Do Owls Eat Snakes?
In total, there are more than 225 different owl species that may be found all over the world. They are available in a variety of sizes, ranging from the small and aptly titled Little Owl to the Blakiston fish owl, which is the largest owl in the world.
Because of the large number of species found throughout the owl’s broad range, the diet of an owl can vary greatly. Do owls, on the other hand, prey on snakes? If so, which ones do so, and how do they catch them in the process?
In this article, we’ll attempt to provide answers to all of those inquiries.
Do Owls Eat Snakes?
The answer is yes, owls do in fact eat snakes, and they seem to enjoy them. The Great Horned Owl, the Eastern Screech Owl, the Barred Owl, and the Burrowing Owl are the four main species of owls that have been observed to consume snakes.
When it comes to snakes, owls are opportunistic hunters who do not actively seek them out but will cheerfully hunt and consume them when they become available. Continue reading to learn more about how owls catch snakes and the different sorts of snakes they consume.
What Owl Species Eat Snake?
The types of snakes that owls eat are determined by the size of the snakes that they can overcome and the variety of snakes that can be found in their natural environment. One of the largest owls on the planet, the Great Horned Owl may be found throughout North America and a big portion of South America.
Because of their extensive range, they have one of the most diversified ranges of habitats and diets on the planet. They can be found in a variety of habitats including deserts, woodlands, grasslands, and suburban areas.
Great Horned Owls hunt mostly on tiny and medium-sized prey, like rabbits and hares. Snakes do not constitute a significant portion of their diet. Eastern Screech Owls prey mostly on snakes, such as the common garter snake, rat snake, and eastern hognose, according to the National Wildlife Federation.
Despite their small size, these snakes are small enough for the owl to successfully hunt them, and they can be found throughout their natural environment in woodlands, woods, and suburban areas.
Barred Owls are medium-sized owls that prey on snakes, such as the rat snake, common garter snake, and ribbon snake. Burrowing Owls are little owls that build their nests on the ground and hunt primarily on smaller snakes that they can readily subdue and capture.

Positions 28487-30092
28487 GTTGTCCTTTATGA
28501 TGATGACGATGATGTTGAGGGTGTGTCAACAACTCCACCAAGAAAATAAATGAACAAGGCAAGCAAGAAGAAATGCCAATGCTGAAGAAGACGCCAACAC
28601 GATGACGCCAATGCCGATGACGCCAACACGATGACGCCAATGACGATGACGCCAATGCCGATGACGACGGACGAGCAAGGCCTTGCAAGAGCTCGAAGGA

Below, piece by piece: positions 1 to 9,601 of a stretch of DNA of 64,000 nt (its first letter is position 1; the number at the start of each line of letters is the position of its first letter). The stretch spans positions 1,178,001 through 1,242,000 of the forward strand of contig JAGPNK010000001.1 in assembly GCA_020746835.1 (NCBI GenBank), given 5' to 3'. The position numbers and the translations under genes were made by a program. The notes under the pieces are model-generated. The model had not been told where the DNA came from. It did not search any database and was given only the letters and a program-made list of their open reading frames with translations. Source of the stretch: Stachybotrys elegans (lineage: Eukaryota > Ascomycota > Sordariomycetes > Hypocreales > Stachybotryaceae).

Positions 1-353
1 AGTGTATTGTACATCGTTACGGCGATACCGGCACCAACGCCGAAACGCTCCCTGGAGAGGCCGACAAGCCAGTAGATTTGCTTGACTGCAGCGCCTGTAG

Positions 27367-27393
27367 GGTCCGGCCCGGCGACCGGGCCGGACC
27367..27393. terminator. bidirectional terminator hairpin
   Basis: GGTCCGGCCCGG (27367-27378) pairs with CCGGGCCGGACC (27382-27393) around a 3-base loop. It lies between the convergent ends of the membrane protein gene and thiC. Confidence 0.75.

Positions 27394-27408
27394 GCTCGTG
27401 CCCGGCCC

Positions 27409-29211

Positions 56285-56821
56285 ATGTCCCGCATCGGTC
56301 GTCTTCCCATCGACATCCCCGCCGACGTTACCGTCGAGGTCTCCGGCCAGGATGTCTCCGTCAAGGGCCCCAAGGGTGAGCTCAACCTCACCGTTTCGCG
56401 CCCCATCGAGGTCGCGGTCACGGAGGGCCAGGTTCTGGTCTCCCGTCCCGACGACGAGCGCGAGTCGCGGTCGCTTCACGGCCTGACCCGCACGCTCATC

They are known to prey on and hunt snakes, such as smooth green snakes, and have been observed doing so. The following are some of the most common types of snakes that particular owl species consume:
- Common Garter
- Rat Snake
- Ribbon Snake
- Eastern Hognose
- Smooth Green Snake
How Do Owls Catch Snake?
Owls have binocular vision, which means that both of their eyes are directed in the same direction – much like us people. Other birds, on the other hand, have their eyes on the sides of their heads.
Consequently, they have great depth perception, which is essential to make decisions about the distances required to hit their prey, and in this situation, it couldn’t be much more critical when dealing with snakes, which can be extremely dangerous.
Their acute vision, along with their ability to strike unsuspecting prey in the dark, allows them to successfully hunt snakes in their natural environment. As soon as they land and strike, owls use their strong talons to snag the snakes from the ground and transport them to a branch where they can be consumed.
When snakes are elevated above the earth, they are rendered virtually helpless, as they are unable to reach the owl to hit it and fight back because there is no ground below to support the snake’s body and so no way to defend themselves.
Snakes have powerful belly muscles, but they require a surface on which to move or strike in order to be effective. As a result, after the owls have captured them, snakes become the owls’ next supper because they have no way of escape.